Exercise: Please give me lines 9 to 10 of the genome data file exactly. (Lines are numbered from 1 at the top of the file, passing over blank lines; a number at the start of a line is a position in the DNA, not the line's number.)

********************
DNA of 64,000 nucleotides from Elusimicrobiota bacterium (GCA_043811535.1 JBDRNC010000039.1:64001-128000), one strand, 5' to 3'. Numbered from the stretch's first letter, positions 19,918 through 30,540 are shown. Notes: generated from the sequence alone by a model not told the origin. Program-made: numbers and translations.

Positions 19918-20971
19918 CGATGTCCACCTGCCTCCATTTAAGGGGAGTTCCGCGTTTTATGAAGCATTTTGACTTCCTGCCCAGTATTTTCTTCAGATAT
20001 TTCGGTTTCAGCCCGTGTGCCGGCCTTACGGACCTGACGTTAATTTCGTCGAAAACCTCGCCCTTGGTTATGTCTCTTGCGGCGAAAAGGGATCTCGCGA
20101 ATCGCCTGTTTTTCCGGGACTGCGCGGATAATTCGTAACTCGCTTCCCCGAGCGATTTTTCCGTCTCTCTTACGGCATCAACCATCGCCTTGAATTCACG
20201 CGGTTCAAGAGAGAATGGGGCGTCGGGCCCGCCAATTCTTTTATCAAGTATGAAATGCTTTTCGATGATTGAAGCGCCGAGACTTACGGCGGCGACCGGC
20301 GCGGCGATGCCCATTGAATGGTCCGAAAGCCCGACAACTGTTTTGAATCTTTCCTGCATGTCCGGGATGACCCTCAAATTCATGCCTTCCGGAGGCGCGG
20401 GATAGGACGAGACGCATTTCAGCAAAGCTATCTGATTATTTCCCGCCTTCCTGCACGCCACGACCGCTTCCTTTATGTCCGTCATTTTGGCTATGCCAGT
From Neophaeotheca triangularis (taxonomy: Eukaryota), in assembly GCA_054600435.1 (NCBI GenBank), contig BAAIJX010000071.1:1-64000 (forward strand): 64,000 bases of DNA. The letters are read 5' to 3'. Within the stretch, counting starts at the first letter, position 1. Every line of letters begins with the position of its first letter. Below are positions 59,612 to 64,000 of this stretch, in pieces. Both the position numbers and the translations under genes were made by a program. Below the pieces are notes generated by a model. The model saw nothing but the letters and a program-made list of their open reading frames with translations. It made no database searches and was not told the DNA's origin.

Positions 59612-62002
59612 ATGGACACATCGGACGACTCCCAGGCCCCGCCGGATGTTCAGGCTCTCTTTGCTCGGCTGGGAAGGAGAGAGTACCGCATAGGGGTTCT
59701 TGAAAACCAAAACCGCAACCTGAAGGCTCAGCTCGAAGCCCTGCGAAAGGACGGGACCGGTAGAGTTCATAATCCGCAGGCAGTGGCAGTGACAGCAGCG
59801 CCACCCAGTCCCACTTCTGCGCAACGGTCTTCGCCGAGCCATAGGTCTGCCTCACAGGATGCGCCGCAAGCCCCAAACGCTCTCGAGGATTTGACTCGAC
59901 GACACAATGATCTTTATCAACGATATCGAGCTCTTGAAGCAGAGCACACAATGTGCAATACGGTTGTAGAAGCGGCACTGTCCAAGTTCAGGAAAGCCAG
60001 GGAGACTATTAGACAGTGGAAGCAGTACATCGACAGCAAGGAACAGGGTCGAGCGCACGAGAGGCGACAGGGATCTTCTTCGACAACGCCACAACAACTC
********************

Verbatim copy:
From Neophaeotheca triangularis (taxonomy: Eukaryota), in assembly GCA_054600435.1 (NCBI GenBank), contig BAAIJX010000071.1:1-64000 (forward strand): 64,000 bases of DNA. The letters are read 5' to 3'. Within the stretch, counting starts at the first letter, position 1. Every line of letters begins with the position of its first letter. Below are positions 59,612 to 64,000 of this stretch, in pieces. Both the position numbers and the translations under genes were made by a program. Below the pieces are notes generated by a model. The model saw nothing but the letters and a program-made list of their open reading frames with translations. It made no database searches and was not told the DNA's origin.

Positions 59612-62002